Absentee voting places special responsibilities on City Hall employees 

Absentee voting opens Friday, June 29 and continues through Monday, Aug. 13. The Primary is Tuesday, Aug. 14, and the General Election is Tuesday, Nov. 6.

Once absentee voting begins, City Hall becomes a polling place and that places special responsibilities on employees who work in or routinely visit City Hall. State law prohibits campaigning within 100 feet of a polling place when voting is underway. This includes a prohibition against wearing T-shirts, buttons or other clothing that displays political messages where voting is occurring.

Primary ballot

The August Primary Ballot will contain both partisan and possibly non-partisan offices. There are no write-ins in a Primary.

Partisan offices

Voters nominate candidates to the General Election from those who filed within the three major parties. In Minnesota the three major political parties are the Democratic-Farmer-Labor Party, Independence Party and Republican Party. In Minneapolis, the Partisan Primary ballot will be on the front of the ballot.

Voters must vote within only one political party; however, they are not required to publicly declare their party choice. (In some other states, voters register to vote by political party and receive only the ballot with that party on it. In Minnesota all voters receive the same ballot and privately vote within the one party of their choice.)

Minor party candidates and independent candidates go directly to the General Election ballot.

Non-partisan offices

Non-partisan offices include the Hennepin County Board, Minneapolis School Board and judicial offices. If more than two candidates file for a non-partisan office, there will be a primary contest. Voters may vote for any candidate in a non-partisan contest.

How to get an absentee ballot

If you will be away from your polling place on Aug. 14, you have the option of voting by absentee ballot through Aug. 13. If you live in Minneapolis, you can pick up an absentee ballot application in the Minneapolis Office of Elections, Room 1B, City Hall or by visiting the Minneapolis elections website. If you live in another community, contact the City Clerk’s office in the city where you live for an absentee ballot.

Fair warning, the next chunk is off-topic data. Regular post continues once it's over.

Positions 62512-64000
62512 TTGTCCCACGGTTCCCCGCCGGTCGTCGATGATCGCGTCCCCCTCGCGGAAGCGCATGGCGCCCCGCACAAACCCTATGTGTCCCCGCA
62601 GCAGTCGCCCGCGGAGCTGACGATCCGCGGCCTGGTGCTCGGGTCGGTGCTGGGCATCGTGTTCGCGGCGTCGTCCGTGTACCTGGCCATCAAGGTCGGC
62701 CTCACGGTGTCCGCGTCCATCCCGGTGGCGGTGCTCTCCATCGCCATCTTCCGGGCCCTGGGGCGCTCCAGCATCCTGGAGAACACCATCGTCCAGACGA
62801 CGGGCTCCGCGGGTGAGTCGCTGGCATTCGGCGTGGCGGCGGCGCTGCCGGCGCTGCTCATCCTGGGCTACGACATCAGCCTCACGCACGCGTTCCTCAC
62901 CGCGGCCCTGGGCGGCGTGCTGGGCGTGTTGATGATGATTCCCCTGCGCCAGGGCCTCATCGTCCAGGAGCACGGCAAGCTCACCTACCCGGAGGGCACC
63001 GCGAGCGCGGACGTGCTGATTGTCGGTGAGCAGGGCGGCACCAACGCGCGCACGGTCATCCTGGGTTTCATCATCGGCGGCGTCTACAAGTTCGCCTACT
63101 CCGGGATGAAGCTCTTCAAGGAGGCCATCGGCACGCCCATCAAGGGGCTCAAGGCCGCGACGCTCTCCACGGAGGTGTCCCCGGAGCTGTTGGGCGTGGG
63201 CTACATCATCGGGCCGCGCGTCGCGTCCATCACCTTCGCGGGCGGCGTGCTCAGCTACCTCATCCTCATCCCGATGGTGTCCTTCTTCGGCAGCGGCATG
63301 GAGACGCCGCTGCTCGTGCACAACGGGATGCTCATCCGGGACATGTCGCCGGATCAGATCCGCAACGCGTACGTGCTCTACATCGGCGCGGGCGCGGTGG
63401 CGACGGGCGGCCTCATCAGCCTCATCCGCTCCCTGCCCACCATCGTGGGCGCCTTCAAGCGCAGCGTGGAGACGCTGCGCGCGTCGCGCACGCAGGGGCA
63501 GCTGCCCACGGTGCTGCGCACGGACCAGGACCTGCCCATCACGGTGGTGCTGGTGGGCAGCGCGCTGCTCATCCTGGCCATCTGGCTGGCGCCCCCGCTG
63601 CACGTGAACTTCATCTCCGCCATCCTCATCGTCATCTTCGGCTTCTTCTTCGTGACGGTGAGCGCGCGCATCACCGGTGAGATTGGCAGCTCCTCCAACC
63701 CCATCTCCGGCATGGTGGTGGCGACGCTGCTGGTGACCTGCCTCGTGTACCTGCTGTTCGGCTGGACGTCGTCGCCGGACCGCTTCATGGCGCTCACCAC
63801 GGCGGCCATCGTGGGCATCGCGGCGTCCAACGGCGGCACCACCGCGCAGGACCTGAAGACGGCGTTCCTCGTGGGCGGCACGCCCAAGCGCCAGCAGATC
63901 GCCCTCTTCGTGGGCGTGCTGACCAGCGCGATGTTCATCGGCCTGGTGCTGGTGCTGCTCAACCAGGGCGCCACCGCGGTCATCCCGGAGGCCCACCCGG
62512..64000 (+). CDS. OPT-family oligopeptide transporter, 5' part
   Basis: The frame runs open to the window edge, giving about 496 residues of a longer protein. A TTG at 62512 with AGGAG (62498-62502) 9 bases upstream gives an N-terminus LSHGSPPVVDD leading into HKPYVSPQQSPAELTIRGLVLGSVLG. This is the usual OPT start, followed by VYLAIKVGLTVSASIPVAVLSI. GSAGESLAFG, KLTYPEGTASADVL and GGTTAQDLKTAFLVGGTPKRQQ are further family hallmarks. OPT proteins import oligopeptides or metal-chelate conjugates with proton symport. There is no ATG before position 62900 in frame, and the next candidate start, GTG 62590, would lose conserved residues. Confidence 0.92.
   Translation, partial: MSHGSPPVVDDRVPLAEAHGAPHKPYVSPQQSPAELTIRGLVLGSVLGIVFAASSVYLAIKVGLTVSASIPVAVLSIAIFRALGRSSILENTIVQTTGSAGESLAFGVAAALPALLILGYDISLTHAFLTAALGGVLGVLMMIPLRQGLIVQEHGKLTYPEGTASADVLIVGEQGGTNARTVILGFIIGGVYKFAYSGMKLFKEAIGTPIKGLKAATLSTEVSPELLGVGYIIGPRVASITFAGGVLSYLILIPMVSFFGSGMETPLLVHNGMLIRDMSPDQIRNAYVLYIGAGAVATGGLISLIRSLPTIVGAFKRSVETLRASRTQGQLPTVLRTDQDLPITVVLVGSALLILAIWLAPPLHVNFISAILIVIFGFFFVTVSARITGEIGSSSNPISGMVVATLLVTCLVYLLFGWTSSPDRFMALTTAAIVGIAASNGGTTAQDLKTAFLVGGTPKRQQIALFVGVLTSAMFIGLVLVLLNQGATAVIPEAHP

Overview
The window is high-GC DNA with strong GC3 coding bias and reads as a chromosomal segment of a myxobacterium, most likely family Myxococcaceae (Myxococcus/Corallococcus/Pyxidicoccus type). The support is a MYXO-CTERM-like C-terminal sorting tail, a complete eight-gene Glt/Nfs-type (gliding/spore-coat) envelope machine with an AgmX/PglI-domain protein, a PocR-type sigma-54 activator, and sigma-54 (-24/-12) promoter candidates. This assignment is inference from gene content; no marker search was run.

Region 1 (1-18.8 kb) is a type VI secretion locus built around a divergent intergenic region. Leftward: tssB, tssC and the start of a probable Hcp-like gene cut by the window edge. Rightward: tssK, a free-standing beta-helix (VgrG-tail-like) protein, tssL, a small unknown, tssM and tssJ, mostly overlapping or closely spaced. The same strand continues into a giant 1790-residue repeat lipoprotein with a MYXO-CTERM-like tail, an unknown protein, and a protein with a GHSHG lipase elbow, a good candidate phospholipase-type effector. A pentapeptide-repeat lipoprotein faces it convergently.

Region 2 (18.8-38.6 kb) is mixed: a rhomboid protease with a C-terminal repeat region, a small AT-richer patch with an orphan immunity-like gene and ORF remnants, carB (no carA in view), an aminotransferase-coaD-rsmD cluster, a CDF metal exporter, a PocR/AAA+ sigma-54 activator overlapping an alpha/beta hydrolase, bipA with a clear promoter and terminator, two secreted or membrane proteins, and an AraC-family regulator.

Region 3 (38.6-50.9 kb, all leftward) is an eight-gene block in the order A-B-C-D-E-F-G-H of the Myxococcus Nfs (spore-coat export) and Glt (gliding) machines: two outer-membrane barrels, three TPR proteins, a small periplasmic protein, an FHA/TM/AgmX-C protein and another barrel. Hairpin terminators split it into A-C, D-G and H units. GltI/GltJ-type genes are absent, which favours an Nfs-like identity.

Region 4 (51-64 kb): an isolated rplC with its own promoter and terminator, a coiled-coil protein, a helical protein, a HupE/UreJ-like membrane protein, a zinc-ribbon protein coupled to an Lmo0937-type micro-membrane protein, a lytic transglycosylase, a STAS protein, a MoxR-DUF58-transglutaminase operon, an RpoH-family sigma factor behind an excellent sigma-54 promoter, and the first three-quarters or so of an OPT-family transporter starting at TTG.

The Absentee Ballot Lookup at https://mnvotes.sos.state.mn.us/AbsenteeBallotStatus.aspx is a convenient way to check on the status of your absentee ballot. To use the secure service, voters must provide the following information: first and last name (name must match voter’s name entered on the absentee ballot application or voter registration), full date of birth, and the same identification number the voter used on the absentee ballot application.

Registering to vote

If you aren’t registered to vote, the folks in our Elections Office remind you that pre-registering is an easy way to save time at the polls during the Aug. 14 Primary and the Nov. 6 General Election. Individuals are eligible to vote if they are at least 18 years old and a U.S. citizen who has lived in Minnesota for at least 20 days prior to the election. Voters who have moved or changed their name since they last voted must re-register. (Re-registering is required even if you moved from one apartment to another apartment within the same building.)

The Voter Registration Lookup at https://mnvotes.sos.state.mn.us/VoterStatus.aspx allows voters to enter their name, birthday, and address, and this tool will quickly tell voters whether they are registered at that address.

Redistricting and your polling place

Voters will use the new voting precincts that were set by the 2012 Redistricting Plan. All pre-registered voters will receive a postcard in July telling them their new voting precinct and polling place. 

More information

For information about registering and voting in Minneapolis or to serve as an election judge, visit www.minneapolismn.gov/elections or call Minneapolis 311 or 612-673-3000.

Published Jun 20, 2012